Saturday, January 25, 2003

Need a friend?

Plenty of animals available near where you live


The nondescript building stands in rural southwestern Butler County, between Shandon and Okeana. Seeing the outside, visitors don't realize that the building's purpose is so important.

It is known colloquially as the Okeana Shelter, but officially as the Animal Adoption Foundation. Since 1977, the AAF has placed 3,000 homeless animals as pets, and operated in this small building with a big purpose - to save the world's unwanted.

These days, the nonprofit, no-kill shelter, at 2795 Chapel Road, is cramped and out of date, but that will change soon. It recently received a $1 million donation from Oxford philanthropist Anne Ruder Bever to help pay for a new shelter in Ross Township.

The shelter, which now holds 65 animals, will be expanded at the new 6-acre site on U.S. 27 between Ross and Millville. The new place will provide a better atmosphere for adoption and a more suitable home for the animals.

I was struck by the lack of space but a remarkable amount of attention that the animals receive from volunteers. The shelter is looking for volunteers - and donations. Mrs. Bever's money won't cover everything.

Volunteers walk the dogs, play with the cats, groom the animals and love them one-on-one. A sponsorship program provides financial support for older dogs and cats, and a foster program provides a temporary home for animals awaiting adoption.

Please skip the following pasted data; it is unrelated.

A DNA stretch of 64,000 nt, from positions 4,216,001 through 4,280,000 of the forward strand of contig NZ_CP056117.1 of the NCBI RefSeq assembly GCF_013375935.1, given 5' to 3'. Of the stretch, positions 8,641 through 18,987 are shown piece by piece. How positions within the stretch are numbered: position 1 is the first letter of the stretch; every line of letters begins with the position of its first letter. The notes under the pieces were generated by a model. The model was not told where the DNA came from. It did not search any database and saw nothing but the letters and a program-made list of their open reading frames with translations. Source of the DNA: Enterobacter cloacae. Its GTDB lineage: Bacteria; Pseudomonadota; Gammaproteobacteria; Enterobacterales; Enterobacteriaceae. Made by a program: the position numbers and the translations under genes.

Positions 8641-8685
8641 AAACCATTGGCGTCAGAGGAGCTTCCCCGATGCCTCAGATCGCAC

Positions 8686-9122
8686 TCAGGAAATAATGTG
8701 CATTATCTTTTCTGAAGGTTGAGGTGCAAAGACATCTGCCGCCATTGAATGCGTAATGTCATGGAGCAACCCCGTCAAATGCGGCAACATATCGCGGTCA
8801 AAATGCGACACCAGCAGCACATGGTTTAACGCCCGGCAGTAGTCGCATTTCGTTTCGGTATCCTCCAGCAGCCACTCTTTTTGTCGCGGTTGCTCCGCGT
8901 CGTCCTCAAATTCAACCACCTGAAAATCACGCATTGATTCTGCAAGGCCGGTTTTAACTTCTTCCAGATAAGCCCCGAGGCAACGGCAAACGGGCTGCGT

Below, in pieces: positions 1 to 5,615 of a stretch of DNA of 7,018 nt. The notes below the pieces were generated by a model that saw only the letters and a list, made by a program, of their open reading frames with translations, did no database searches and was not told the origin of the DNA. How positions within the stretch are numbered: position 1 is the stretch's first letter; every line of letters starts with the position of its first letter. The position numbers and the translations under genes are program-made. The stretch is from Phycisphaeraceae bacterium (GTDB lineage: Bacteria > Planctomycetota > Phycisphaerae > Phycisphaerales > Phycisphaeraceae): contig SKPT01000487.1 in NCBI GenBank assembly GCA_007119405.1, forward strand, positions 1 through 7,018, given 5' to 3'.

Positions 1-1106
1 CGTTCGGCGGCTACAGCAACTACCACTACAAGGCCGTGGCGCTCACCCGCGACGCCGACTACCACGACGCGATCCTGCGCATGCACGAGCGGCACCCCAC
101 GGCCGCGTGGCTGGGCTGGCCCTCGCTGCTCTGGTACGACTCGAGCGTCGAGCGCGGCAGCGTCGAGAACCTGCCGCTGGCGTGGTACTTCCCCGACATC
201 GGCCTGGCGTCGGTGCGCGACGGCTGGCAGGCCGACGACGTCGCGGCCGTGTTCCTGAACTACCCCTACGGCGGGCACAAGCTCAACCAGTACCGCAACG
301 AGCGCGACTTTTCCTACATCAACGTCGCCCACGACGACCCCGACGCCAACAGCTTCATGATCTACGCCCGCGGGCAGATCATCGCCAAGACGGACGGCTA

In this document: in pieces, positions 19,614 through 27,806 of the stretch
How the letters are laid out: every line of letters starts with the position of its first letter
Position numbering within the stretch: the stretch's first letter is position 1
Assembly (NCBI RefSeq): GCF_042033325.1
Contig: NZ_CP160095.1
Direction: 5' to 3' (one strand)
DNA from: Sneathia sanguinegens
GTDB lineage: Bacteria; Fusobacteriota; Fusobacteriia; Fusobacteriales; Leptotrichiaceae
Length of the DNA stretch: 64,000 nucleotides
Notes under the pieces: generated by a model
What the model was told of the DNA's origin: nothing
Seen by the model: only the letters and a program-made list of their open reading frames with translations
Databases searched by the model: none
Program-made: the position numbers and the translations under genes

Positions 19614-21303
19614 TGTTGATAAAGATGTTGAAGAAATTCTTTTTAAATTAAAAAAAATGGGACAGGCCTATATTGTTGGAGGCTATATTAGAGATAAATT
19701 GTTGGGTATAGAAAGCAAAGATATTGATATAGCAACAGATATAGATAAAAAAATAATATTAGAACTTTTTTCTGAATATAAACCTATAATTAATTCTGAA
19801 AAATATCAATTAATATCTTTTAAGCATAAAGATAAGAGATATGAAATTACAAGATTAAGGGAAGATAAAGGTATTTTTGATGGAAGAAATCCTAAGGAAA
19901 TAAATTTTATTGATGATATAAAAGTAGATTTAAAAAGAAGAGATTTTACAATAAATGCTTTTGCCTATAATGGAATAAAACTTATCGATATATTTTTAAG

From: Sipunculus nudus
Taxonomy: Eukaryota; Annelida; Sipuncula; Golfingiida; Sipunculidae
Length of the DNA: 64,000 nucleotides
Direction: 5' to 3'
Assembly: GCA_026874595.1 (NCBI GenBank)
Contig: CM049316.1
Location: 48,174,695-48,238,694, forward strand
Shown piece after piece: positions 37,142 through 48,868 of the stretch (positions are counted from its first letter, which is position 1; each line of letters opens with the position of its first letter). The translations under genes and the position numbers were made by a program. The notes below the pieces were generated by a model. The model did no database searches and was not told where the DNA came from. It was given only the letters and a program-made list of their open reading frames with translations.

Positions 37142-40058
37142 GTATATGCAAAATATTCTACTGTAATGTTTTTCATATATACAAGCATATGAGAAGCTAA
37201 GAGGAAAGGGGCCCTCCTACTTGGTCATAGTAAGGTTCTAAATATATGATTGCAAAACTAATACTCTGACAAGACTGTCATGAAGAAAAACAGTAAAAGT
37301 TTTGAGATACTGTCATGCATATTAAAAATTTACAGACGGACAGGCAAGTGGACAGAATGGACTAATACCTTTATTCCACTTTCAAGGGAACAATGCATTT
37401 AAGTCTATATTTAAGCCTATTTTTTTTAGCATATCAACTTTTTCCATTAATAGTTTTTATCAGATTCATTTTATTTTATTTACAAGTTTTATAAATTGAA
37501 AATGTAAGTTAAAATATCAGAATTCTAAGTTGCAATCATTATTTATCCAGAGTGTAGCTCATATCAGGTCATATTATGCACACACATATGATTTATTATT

Visiting hours are 1-4 p.m. Saturdays and Sundays. Fees ($80 for dogs and puppies; $55 for cats and kittens) help cover the cost of spaying and neutering, vaccinations, food and water, etc.

The Animal Adoption Foundation may be reached by phone at 738-0020 or by e-mail at The Web site,, features photographs of animals that need a home. Note: Stinger is a beauty.


After 11 years of "persistence and hard work," a new animal shelter is to be built in Clermont County, said Stewart Smith, a veterinarian and president of the Clermont County Humane Society.

Construction of the $825,000 shelter is expected to be completed by summer. Of that amount, the county will pay $550,000 and the society $250,000. The rest will come from the state and donations.

The group still needs money.

"To operate the Adoption Center at the shelter, the After-Hours Emergency Run Program and to subsidize other miscellaneous programs, $84,000 must be raised annually," Dr. Smith said. "Were it not for the incredibly generous gift of $30,000 given to us by Diana Greer, we would have had to dip deeply into our reserves."

Glennie Caswell also donated $20,000 to help the shelter equip and furnish the puppy room and lobby.

Information: 732-8854. E-mail:


An 11,150-square-foot expansion and renovation is under way at the Warren County Humane Association at Cook Road and Ohio 48. The work should be completed by spring.

It will include an expanded education meeting room for seminars and classroom training, a large kitten area, three more cat areas, more puppy kennels and three additional quarantine areas.

The association is seeking volunteers and donations to help pay for the $2.8 million capital campaign, called "Give Them a Chance."

Write to the WCHA at P.O. Box 313, Lebanon, OH 45036. Telephone: 695-1176. E-mail:


The Cincinnati SPCA's Mobile Adoption Unit will set up at Kroger, 4100 Hunt Road, Blue Ash, from 11 a.m. to 3 p.m. Feb. 1.

If you can't make it, don't worry. The Adoption Center, 790 Compton Road, is open seven days, 10 a.m. to 6 p.m. Dogs cost $75 (license included); cats, $60.

The senior adoption program allows people 60 and older to adopt animals at no charge. Training is offered from 10-11 a.m. with coffee and doughnuts provided.

Adoption information: 931-0105 (dogs); 931-3812 (cats).

Dedicated to Sissy, a lively 15-year-old former barnyard cat who is seriously ill but still giving all the love she can muster.

Randy McNutt's community column appears on Saturday. Contact him at The Enquirer, 7700 Service Center Dr., West Chester, OH 45069. Telephone: 755-4158. Fax: 755-4150. E-mail:

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